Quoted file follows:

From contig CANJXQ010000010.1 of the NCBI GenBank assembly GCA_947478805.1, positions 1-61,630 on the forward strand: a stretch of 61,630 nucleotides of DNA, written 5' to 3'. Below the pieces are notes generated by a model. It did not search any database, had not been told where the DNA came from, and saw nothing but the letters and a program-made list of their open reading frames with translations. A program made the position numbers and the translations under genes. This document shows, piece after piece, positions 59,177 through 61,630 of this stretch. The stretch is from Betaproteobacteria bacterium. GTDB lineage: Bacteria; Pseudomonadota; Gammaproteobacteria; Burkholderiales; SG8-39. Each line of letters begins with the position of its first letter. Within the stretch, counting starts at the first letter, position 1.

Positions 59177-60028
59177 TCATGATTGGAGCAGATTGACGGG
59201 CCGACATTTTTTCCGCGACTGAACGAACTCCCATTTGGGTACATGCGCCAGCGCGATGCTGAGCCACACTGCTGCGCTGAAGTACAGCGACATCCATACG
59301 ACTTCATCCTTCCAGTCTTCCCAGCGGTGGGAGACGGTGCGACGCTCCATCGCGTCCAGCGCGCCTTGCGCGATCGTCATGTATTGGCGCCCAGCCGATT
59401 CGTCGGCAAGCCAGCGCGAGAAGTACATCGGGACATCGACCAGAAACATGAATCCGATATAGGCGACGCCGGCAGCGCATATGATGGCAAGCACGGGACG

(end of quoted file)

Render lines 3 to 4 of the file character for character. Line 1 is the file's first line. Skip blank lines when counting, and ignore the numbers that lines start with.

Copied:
59177 TCATGATTGGAGCAGATTGACGGG
59201 CCGACATTTTTTCCGCGACTGAACGAACTCCCATTTGGGTACATGCGCCAGCGCGATGCTGAGCCACACTGCTGCGCTGAAGTACAGCGACATCCATACG